CTS-Labs have revealed a bunch of issues with the "secure processor" part of AMD's range of Ryzen & EPYC CPUs and chipsets. It's pretty damn complicated, but it's different to the Spectre and Meltdown stuff Intel's CPUs have. From what I can gather, there's a few ways for an attacker to compromise bootloaders and firmware to disable certain security features in the CPU that then lead to other attacks. Some people aren't sure if this is legit as they've never heard of CTS-Labs and they didn't follow the usual process for disclosing this sort of thing like getting a CVE number and only giving AMD 24 hours to respond before disclosing the vuln.
Foxtel has decided that HFC is so ratshit that it's better off moving everyone on HFC to satellite instead. Foxtel reckons "satellite is less prone to outages than the HFC cable", which I guess makes sense. The satellite is pretty reliable, up there in the sky, beaming down a signal anyone in AU can receive, compared to rat infested water logged pits and rotting overhead wires. This just shows how much of a joke it is that NBN is bothering to rehabilitate the HFC network instead of rolling out FTTP or FTTC.
Smart watches using Android Wear seem to have fallen out of favour with OEMs, with no new devices coming out for years now. In an attempt to resuscitate the market, Google has re-branded Android Wear to Wear OS by Google. Everyone thought Google stopped caring about smartwatches as there's been no new software updates in 13 months and Qualcomm hasn't developed a smartwatch SoC in over 2 years. If they've gone to the effort to re-brand Android Wear, maybe they do still care and there'll be some surprises at Google I/O in a few weeks?
The USA has accused Russia of another cyber-attack that started in 2016, saying "malware had been found in the operating systems of several organisations and companies in the US energy, nuclear, water and critical manufacturing sector, and the malware as well as other form of cyber-attacks had been traced back to Moscow". The FBI and Homeland Security claims the hacking was designed to gain info on the US energy industry and "collected information pertaining to industrial control systems". I'm guessing Russia does this for the same reason China does - to build its own equipment and develop its own industry to sell to other countries.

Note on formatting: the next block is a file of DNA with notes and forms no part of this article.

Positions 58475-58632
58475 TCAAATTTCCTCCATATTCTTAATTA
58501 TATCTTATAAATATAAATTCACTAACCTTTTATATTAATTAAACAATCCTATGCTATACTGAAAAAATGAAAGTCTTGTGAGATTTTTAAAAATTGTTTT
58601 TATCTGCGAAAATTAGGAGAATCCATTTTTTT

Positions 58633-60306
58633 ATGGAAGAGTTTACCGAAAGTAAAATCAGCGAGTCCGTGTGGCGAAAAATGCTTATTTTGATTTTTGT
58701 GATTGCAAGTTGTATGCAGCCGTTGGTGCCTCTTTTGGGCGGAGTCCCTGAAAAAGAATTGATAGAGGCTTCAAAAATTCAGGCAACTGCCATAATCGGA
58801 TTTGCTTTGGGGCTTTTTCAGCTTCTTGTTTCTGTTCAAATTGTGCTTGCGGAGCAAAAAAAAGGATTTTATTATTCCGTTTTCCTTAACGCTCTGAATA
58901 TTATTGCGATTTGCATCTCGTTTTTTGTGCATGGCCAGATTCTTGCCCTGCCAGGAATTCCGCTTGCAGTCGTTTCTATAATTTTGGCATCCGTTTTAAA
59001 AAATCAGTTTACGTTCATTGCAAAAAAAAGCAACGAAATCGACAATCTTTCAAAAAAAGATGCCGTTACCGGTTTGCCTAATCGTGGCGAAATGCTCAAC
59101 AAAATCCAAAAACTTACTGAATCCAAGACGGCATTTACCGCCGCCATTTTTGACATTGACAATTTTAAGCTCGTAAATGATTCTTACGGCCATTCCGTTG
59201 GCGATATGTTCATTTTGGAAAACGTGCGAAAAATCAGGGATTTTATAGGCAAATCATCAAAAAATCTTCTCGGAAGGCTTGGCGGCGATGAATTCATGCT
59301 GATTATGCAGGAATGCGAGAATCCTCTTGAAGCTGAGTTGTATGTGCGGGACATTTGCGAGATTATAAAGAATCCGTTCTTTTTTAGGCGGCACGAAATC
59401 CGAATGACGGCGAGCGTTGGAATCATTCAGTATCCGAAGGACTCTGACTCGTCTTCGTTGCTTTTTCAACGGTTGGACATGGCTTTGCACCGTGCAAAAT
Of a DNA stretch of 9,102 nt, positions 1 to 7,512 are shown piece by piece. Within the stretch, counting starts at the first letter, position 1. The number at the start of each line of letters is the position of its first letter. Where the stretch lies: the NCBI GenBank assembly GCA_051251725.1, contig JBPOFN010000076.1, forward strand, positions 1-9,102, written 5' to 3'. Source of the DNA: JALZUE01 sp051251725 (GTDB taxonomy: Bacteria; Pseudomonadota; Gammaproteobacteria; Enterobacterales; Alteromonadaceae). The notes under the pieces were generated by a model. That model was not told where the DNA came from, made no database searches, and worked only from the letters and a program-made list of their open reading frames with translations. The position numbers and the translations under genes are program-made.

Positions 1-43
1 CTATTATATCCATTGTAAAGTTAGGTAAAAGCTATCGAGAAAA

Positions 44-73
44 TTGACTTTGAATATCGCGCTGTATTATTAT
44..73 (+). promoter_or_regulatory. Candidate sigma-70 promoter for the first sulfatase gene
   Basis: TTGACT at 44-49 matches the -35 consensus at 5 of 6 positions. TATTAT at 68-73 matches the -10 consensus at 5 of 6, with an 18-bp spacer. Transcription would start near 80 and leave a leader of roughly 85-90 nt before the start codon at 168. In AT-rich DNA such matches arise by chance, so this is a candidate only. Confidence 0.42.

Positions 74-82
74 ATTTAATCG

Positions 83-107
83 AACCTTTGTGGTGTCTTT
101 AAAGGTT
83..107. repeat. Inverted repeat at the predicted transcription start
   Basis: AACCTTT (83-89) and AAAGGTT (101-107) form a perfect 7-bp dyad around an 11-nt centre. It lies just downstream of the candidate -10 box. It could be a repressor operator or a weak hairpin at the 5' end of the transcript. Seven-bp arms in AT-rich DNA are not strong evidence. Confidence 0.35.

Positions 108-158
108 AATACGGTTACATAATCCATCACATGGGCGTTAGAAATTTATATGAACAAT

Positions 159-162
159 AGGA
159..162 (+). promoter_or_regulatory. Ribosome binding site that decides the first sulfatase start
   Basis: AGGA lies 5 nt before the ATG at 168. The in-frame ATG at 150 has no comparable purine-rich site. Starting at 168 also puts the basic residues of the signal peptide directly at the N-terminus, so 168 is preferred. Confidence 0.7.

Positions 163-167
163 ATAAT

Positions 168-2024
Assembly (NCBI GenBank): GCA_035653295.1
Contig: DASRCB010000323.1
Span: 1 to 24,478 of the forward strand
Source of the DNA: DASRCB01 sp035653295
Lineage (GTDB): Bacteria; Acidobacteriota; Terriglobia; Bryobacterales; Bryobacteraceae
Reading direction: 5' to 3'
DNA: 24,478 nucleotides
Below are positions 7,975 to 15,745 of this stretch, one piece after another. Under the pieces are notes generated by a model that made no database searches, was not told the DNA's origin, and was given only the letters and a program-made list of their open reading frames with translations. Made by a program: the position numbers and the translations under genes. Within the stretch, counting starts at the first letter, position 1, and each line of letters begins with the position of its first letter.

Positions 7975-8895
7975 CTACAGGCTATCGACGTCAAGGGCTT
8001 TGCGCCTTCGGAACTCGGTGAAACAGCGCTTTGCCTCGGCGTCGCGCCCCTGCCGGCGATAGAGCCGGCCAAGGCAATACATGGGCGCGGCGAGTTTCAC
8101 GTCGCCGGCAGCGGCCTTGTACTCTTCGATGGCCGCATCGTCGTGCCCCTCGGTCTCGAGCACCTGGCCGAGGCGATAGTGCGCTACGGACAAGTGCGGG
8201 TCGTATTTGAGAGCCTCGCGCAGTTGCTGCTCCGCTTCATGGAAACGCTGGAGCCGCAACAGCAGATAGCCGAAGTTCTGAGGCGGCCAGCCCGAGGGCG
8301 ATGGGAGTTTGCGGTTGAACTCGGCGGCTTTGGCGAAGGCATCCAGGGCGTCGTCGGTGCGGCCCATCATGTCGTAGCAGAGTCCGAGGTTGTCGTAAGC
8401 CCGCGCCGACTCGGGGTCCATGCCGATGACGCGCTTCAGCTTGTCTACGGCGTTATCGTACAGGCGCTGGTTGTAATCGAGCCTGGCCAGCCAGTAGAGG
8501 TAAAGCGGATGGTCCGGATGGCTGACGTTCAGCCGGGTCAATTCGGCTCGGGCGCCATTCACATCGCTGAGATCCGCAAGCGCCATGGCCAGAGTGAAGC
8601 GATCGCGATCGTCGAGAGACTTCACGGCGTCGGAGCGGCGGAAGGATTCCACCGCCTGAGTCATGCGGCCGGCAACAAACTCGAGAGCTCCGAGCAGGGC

Have you ever wondered what one of those smartphone hacking devices the cops have looks like? Malwarebytes managed to get their hands on one called GrayKey. It's just a little box about the size of an Apple TV with two Lightning cables sticking out of it, so it can hack two phones at once. Plug it in, wait a few hours (sometimes days) and the iPhone will be unlocked, then the contents of the filesystem dumped to the GrayKey device for further analysis. I wonder if I could buy this, set up a kiosk at a shopping centre and offer to unlock people's phones for $100? Is that even legal?
Yesterday's news about the Theranos crooks was great, but if you didn't really know much about Theranos and what they did so wrong, BuzzFeed has a run down of all the crap they tried to pull. Theranos lied about it being able to do proper blood tests from a single drop, heavily exaggerated the extent that companies were using Theranos products (most were trials that went nowhere, not paying customers), faked demonstrations and kept telling people they don't need FDA approval (but they did). Theranos were bullshit artists to the max.
Bali is gonna shut down mobile internet services on the island for 24 hours this weekend as part of Nyepi, the Balinese new year. Nyepi is supposed to be a time for people in Bali to "quietly reflect, and avoid work and travel" and according to their beliefs, "spirits roam the island and people must stay quiet and avoid lighting fires, or even turning on the lights, so as not to attract the attention of the demons". Turning off the internet is seen as an extension of that and a mark of respect. Can't let the demons see the internet, they'll hate that.
That's it, see ya Monday!